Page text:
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View Poll Results: Which country would you as an 18 year old fluent in EN and FR study in ?
Switzerland 18 27.69%
United States 26 40.00%
United Kingdom 15 23.08%
Others 6 9.23%
Voters: 65. You may not vote on this poll

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  #41  
Old 06.06.2011, 00:14
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Re: If you were 18 would you want to attend university in CH or the U.S.?

one thing that just came to my mind is that if your soon to be student wants to experience both the Swiss and US college experience he/she could enroll in a Swiss degree program and then do a study abroad year in the US. I know for a fact that University of Zurich and University of Fribourg have study abroad programs. It would be a cost efficient way to gain US college experience without having to pay the high tuition cots of a full 4-year study. Just a thought.
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  #42  
Old 06.06.2011, 00:20
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Re: If you were 18 would you want to attend university in CH or the U.S.?

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BTW, according to U.S. News rankings,
for engineering and technology:

1. MIT, USA
2. Stanford, USA
3. Berkeley, USA
4. Cambridge, England
5. Caltech, USA
6. Imperial College, London
7. University of Tokyo
8. ETHZ, Schweiz
9. National University of Singapore and Oxford (tie)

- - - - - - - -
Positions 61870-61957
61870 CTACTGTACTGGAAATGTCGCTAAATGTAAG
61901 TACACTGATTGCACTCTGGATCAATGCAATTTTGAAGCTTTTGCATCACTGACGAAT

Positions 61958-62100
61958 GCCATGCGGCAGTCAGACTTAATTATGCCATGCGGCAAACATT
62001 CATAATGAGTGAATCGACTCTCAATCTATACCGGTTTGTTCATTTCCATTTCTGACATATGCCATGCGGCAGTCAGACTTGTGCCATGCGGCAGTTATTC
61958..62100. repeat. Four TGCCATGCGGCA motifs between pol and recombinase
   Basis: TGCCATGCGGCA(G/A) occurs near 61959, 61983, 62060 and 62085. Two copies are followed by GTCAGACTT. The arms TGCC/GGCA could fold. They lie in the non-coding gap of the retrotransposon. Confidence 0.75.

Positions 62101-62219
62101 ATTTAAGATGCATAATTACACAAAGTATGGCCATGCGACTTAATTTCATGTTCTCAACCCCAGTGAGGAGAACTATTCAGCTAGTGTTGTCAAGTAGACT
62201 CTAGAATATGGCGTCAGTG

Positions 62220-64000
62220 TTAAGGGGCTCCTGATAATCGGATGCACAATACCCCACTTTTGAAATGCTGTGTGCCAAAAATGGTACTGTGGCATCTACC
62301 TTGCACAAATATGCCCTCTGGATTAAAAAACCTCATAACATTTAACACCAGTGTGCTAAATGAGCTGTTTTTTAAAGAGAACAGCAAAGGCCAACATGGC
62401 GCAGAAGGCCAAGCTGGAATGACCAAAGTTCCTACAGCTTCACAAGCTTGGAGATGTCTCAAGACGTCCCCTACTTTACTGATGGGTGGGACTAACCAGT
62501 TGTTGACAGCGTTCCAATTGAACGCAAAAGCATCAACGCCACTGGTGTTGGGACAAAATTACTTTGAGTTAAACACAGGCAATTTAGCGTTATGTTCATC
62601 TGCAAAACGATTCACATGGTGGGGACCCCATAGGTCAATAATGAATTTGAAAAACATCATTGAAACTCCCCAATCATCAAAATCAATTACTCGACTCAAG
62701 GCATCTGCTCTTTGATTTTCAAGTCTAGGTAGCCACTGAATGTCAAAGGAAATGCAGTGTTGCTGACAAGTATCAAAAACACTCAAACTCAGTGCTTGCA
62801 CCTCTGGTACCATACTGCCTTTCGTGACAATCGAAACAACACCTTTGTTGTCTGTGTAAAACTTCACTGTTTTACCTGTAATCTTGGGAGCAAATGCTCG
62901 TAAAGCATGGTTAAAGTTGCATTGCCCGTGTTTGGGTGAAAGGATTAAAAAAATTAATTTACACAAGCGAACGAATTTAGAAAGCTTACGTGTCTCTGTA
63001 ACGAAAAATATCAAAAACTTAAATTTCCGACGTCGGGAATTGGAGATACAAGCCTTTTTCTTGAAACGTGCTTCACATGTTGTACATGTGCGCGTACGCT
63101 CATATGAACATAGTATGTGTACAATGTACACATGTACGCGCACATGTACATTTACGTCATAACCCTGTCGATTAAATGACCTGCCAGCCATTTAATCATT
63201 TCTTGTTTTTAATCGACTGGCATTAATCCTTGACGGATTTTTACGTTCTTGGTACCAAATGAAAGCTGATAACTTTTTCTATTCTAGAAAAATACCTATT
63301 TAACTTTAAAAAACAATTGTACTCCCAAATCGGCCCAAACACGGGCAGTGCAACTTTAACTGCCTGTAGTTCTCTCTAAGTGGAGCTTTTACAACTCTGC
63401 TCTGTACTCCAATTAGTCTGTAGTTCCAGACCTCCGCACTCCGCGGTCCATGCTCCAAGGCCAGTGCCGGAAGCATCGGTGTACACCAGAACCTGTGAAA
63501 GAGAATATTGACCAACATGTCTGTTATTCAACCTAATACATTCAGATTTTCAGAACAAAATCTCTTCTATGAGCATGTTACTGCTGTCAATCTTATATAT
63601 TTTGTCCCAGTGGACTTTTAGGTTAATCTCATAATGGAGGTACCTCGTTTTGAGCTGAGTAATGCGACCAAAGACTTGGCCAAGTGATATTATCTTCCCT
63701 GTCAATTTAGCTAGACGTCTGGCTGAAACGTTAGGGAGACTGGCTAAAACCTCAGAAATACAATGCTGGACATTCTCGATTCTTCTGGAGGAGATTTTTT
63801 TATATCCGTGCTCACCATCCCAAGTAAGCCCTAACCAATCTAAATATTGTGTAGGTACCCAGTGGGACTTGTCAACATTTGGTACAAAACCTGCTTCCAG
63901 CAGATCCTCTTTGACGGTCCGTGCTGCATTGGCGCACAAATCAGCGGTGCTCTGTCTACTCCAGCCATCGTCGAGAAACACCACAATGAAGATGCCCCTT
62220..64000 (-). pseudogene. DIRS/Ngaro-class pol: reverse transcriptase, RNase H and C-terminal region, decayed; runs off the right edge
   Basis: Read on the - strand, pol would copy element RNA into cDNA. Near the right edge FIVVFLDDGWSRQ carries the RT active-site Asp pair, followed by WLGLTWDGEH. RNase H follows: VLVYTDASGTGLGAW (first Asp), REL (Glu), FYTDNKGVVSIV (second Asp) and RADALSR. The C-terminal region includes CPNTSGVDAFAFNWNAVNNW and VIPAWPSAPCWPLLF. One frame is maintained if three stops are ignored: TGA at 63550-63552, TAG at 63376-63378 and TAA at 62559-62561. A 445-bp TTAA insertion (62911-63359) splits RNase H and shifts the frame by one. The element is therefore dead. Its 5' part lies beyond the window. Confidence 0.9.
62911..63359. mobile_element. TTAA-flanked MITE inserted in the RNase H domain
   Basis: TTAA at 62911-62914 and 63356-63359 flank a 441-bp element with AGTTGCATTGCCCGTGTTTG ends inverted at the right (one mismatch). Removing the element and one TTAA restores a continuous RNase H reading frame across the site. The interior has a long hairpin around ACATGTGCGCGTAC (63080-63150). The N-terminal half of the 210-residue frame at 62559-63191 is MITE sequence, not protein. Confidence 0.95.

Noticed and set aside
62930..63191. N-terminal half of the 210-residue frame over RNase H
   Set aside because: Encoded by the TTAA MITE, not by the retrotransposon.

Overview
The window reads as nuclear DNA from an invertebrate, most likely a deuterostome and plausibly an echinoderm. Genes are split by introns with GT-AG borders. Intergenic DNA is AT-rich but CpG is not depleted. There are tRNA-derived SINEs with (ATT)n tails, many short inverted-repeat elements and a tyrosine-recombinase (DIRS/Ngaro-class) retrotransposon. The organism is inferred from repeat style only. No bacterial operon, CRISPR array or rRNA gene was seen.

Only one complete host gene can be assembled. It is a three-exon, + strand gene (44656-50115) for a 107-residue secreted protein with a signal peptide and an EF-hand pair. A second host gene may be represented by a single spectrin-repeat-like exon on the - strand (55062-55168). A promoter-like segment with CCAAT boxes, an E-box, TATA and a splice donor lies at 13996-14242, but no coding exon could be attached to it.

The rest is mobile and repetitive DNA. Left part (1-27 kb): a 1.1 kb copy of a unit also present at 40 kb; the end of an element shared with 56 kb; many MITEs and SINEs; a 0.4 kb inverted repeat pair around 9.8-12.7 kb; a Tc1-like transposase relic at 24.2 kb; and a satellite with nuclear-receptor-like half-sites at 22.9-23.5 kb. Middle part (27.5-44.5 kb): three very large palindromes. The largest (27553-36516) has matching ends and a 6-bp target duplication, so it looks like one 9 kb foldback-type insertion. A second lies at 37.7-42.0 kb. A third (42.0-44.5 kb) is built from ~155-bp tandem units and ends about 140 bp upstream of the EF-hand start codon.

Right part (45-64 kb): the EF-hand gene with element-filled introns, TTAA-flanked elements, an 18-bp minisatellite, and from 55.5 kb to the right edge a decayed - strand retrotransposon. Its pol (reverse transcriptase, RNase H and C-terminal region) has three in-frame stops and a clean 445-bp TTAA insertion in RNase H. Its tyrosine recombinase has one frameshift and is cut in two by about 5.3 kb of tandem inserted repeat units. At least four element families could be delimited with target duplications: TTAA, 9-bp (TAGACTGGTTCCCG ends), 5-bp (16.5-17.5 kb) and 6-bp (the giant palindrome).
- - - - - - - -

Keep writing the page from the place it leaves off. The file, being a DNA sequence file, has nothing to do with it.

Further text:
10.Tsinghua, China
18.Delft, Holland
31. EPFL, Suisse
35. Ecole Polytechnique, France
39. Aachen, Germany
US rankings are flawed, but so many of the studies are flawed. Many universities base the rankings on peer review.
undergrads at elite US universities do not get what they pay for. the universities lost Billions ( Harvard 8 Billion) in the stock market crash. they have to recoop those losses so they are doing it at the expense of undergrad students. In the first two years the students will cover general studies that they should have covered with AP's. they will be paying about 50K per year to be herded into massive core class auditoriums. They will be taught mainly by adjuncts or Masters students and will get very little contact time with highfalutin professors, whose main interest is to promote their book or get research work published.
They will be sleeping in cramped dorms - or not sleeping.
They may be paying 50 K a year which straps them to the college eating plan. they may eat in health hazard dining halls where there are roaches or mice
http://www.nytimes.com/2011/04/20/ny...epartment.html


I don't believe in the whole US 'University social experience' as being of primary importance. University education is supposed to enable a student to prepare for the job market. The best comparison for me is based on Return on Investment (ROI)



Compare with this:

http://online.wsj.com/article/SB1000...506372718.html